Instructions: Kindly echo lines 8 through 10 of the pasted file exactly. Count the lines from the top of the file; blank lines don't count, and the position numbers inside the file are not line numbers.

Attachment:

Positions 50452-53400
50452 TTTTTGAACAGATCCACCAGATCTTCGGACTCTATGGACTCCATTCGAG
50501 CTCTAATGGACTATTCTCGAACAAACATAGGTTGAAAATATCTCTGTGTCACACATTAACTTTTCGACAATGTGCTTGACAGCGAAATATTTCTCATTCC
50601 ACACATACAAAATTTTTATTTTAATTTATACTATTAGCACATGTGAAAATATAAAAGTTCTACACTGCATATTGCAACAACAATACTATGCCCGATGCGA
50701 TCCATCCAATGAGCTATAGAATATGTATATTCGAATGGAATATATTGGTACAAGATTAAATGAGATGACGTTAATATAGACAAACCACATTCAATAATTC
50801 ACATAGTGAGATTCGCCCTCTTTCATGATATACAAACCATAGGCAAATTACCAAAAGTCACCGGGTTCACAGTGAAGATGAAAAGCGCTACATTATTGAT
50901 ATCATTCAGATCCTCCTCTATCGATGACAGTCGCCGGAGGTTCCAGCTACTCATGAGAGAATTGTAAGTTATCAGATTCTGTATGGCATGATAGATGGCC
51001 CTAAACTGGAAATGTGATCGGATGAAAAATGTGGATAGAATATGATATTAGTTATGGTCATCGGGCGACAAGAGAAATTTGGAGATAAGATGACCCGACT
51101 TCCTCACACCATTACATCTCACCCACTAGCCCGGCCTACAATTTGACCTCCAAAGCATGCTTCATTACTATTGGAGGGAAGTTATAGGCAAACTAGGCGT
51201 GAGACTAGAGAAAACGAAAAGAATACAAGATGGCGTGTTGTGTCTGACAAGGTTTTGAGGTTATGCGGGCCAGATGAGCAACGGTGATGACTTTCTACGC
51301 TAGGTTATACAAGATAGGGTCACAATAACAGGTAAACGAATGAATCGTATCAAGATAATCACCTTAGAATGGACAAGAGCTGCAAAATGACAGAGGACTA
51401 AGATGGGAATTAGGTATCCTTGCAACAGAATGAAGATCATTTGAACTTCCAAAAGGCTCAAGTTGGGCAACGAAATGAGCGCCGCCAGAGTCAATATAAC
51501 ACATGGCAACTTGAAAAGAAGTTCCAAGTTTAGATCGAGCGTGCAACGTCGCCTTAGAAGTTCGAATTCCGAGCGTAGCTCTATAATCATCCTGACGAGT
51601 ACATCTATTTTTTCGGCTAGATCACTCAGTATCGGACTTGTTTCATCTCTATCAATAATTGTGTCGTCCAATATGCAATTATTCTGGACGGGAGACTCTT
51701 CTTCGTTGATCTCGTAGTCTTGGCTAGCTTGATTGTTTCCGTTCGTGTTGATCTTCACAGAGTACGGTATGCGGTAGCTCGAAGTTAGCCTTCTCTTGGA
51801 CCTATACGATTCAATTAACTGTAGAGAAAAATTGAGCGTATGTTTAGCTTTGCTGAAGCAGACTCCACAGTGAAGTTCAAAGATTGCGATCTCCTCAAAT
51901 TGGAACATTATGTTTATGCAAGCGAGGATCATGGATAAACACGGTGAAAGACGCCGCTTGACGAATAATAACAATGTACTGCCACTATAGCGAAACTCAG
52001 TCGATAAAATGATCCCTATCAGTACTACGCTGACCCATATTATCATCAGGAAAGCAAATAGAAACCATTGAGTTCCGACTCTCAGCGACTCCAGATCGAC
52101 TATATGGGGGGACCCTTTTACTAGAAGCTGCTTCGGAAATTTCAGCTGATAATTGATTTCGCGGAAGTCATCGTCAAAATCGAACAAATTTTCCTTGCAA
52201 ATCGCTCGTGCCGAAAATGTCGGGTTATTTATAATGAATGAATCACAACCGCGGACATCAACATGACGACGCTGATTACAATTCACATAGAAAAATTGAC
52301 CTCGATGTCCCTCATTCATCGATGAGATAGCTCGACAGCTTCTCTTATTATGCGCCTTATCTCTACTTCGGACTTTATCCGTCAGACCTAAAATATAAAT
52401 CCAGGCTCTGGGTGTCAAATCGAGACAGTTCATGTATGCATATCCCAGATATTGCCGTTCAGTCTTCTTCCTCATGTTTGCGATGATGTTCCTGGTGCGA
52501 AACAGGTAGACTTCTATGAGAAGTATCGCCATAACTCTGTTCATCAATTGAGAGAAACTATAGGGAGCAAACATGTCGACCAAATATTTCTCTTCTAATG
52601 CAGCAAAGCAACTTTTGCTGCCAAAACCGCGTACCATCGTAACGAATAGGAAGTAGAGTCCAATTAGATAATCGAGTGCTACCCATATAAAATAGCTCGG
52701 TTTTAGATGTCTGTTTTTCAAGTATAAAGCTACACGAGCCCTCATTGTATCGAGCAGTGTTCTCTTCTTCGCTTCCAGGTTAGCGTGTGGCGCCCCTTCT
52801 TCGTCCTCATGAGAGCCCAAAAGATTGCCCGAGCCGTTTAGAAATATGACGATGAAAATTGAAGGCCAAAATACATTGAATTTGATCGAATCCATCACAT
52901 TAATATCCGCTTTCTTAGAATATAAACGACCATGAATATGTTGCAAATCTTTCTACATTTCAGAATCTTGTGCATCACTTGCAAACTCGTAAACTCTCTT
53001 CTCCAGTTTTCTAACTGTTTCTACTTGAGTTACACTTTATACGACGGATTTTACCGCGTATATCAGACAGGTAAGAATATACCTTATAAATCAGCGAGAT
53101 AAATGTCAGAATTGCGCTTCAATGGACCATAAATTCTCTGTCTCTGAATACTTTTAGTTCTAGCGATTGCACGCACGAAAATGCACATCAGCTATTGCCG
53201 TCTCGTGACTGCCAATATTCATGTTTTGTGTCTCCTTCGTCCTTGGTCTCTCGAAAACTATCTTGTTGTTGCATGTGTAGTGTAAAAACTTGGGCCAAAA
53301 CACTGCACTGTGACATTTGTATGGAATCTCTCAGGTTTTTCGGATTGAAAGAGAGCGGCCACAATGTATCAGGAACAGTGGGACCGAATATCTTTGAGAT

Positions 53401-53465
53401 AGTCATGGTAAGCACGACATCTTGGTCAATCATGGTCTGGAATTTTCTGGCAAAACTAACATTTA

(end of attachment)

51001 CTAAACTGGAAATGTGATCGGATGAAAAATGTGGATAGAATATGATATTAGTTATGGTCATCGGGCGACAAGAGAAATTTGGAGATAAGATGACCCGACT
51101 TCCTCACACCATTACATCTCACCCACTAGCCCGGCCTACAATTTGACCTCCAAAGCATGCTTCATTACTATTGGAGGGAAGTTATAGGCAAACTAGGCGT
51201 GAGACTAGAGAAAACGAAAAGAATACAAGATGGCGTGTTGTGTCTGACAAGGTTTTGAGGTTATGCGGGCCAGATGAGCAACGGTGATGACTTTCTACGC